Prose’s Cleopatra is less straight biography than an appraisal of the queen’s historical reception. The core of her thesis is sound: Cleopatra’s reputation has suffered from tired misogynist readings that say more about their authors than their subject. Alas, Ms. Prose trades the myopic conjecture of the past for the one-note fixations of the present ... The author’s solution to [Cleopatra's] defamatory treatment is to assume, conversely, rectitude and astuteness ... That Ms. Prose is right about so much...makes the neatness and predictability of her moral conclusions all the more disappointing. The cartoon hero is as uninteresting as the cartoon villain.
The first few chapters are spent fixing the historical record, and they are, to be honest, a bit of a slog. A gorgeous novelist and prolific biographer...Prose is here, of necessity, mostly reassembling the research of others. But it’s a short book, and we quickly get to where Prose really sparkles: her critiques of the cultural depictions of Cleopatra. Prose vividly reveals just how much more marginalized, sexualized and scandalous these representations became, no matter the artistic medium.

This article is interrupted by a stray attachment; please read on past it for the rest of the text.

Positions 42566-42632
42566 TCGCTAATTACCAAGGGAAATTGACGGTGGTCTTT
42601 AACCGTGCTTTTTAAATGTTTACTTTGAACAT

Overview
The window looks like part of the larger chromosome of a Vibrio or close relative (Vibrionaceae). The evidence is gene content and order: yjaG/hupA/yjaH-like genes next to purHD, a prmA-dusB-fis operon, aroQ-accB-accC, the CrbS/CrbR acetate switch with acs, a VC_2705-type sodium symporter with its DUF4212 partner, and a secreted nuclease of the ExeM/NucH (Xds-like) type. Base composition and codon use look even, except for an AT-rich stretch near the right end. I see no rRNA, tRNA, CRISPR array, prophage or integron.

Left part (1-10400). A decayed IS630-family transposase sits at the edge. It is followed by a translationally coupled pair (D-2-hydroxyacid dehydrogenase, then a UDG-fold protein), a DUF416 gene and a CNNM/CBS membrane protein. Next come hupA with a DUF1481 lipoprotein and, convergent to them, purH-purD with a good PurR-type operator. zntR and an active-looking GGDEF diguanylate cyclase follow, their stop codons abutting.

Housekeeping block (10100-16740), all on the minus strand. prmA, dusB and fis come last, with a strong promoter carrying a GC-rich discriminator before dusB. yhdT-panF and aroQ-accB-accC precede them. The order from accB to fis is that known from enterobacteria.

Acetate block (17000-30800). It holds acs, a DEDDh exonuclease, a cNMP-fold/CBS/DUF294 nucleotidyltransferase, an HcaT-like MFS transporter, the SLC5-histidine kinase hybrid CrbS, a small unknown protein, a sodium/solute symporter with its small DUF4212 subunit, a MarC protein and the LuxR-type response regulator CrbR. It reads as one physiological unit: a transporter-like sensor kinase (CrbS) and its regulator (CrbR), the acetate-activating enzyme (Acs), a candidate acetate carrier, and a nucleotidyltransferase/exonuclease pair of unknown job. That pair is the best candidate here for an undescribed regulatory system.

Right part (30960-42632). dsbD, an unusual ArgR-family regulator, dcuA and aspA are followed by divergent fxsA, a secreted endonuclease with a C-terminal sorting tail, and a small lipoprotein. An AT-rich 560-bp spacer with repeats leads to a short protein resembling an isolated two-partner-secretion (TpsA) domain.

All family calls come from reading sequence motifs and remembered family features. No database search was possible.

The book functions more as a feminist critique of the legend than a historical view of the life ... Prose asserts that Cleopatra was intelligent and effective, but she doesn’t offer historical evidence to back up those claims ... [Prose] wants the relationships to be romantic, to be genuine, not calculated. They may have been, but there’s no evidence either way ... Prose also stumbles when she accuses the ancient Romans of exoticizing Egyptians—and Cleopatra specifically—as 'Eastern.' But the Ptolemies were Greek, not exotic at all. And Egypt wasn’t seen as the 'other' that Prose wants to present ... These are both instances of imposing contemporary values on ancient times, something an historian is supposed to avoid ... The most effective part of the book is when Prose steps outside of history entirely and casts a critical eye on how books and movies made Cleopatra into a villain ... Prose now takes a turn, offering up a different Cleopatra, one formed by Prose’s own feminist sensibilities. The real Cleopatra, however, remains as unknowable as ever.